The more data you have, the more vulnerable they are to hacking – and you never want to compromise data security and integrity. A role-based access control system ensures that only authorized individuals can view or modify specific data sets. (For example, you might create different ‘roles’ for paralegals, junior attorneys, and senior attorneys, each with varying levels of data access permissions.) You’ll also want to leave a reliable audit trail using software that automatically tracks and logs all data-related activity. The software will record all activities performed on the data, including who accessed it, when, and what changes were made. Finally, you’ll want to prevent accidentally modifying or deleting data using ‘version control’ systems. They’d store all document versions, enabling you to revert to previous versions when necessary – something that’s particularly important when you have multiple team members working on a case.
4. Choose flexible software that’s scalable and runs in the cloud.
The final piece of the puzzle is selecting the right eDiscovery software. And choosing a cloud-based option will give you several advantages. For example, these platforms run on cloud server farms that are inherently scalable. So you can adapt to fluctuating data volumes and processing demands without upgrading your hardware. Plus, cloud-based architecture also ensures that you can access your data from anywhere in the world, 24/7 – which is a huge advantage for distributed teams.
Most importantly, you don’t have to break the bank to handle large data sets.
- It costs just $25 a month for a 3 GB case: That’s significantly less than most comparable software. With GoldFynch, you know exactly what you’re paying for: its pricing is simple and readily available on the website.
- It’s easy to budget for. GoldFynch charges only for storage (processing files is free). So, choose from a range of plans (3 GB to 150+ GB) and know up-front how much you’ll be paying. You can upload and cull as much data as you want as long as you stay below your storage limit. And even if you do cross the limit, you can upgrade your plan with just a few clicks. Also, billing is prorated – so you’ll pay only for the time you spend on any given plan. With legacy software, pricing is much less predictable.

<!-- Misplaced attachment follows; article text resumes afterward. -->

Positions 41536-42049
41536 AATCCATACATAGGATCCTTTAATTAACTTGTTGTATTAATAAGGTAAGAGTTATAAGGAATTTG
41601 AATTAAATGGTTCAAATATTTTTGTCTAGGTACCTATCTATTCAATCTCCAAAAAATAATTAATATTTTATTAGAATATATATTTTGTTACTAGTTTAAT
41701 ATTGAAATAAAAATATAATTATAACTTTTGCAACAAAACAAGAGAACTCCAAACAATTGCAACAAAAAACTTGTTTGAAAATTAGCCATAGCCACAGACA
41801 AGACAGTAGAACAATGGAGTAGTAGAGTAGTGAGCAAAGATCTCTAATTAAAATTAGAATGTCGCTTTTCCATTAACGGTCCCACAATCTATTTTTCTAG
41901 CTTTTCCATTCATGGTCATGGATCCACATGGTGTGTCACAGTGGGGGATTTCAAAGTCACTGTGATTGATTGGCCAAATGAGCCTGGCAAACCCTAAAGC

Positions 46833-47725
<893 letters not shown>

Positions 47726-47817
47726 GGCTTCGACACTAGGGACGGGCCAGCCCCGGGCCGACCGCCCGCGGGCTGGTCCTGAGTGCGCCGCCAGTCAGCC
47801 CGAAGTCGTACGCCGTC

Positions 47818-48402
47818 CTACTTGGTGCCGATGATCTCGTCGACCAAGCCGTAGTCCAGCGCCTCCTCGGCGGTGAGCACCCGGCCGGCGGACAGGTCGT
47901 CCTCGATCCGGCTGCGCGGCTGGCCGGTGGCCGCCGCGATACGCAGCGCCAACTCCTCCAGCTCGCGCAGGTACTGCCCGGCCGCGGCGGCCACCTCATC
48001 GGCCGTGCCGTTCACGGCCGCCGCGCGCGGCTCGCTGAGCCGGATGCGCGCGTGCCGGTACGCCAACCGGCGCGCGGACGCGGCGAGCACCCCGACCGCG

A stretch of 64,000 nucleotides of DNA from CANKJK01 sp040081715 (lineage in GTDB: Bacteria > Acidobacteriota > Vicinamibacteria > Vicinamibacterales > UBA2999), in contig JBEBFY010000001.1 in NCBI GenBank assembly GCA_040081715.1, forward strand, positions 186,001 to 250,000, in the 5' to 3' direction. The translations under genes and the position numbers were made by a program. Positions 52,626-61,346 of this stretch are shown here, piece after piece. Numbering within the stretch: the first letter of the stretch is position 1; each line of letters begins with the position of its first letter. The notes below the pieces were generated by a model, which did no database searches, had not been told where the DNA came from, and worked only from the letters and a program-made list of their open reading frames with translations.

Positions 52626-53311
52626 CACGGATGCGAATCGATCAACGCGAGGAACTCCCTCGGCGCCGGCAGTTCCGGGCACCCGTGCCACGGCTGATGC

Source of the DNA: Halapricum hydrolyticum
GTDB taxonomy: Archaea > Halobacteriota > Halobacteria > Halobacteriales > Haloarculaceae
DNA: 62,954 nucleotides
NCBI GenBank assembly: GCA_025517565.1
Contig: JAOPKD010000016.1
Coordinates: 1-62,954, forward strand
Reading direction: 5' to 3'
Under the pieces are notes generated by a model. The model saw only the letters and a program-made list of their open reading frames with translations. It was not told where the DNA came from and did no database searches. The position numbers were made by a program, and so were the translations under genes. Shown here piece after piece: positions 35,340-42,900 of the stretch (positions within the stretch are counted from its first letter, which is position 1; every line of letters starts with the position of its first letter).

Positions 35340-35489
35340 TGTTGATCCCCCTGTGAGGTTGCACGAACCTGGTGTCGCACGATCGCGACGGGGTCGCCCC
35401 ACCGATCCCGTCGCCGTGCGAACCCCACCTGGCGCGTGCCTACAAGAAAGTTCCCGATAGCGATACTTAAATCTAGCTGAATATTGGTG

- It takes just minutes to get going. GoldFynch runs in the Cloud, so you use it through your web browser (Google Chrome recommended). No installation. No sales calls or emails. Plus, you get a free trial case (0.5 GB of data and a processing cap of 1 GB) without adding a credit card.
- It’s simple to use. Many eDiscovery applications take hours to master. GoldFynch takes minutes. It handles a lot of complex processing in the background, but what you see is minimal and intuitive. Just drag-and-drop your files into GoldFynch, and you’re good to go. Plus, you get prompt and reliable tech support (our average response time is 30 minutes).
- Access it from anywhere, and 24/7. All your files are backed up and secure in the Cloud.
Want to find out more about GoldFynch?
For related posts about eDiscovery, check out the following links.
- A Complete Glossary of Essential eDiscovery Terms
- A Quick Primer on GoldFynch’s eDiscovery Software
- A Free PST Analyzer to Check If Your eDiscovery PSTs Are Intact
- Use This In-Browser PST Viewer to Explore Your eDiscovery Emails For Free
- The Secret to Choosing the Best Low-Cost eDiscovery Software for Your Small Law Firm
- How To Make Your eDiscovery Productions Less Hackable
- Is Social Media the Future of eDiscovery?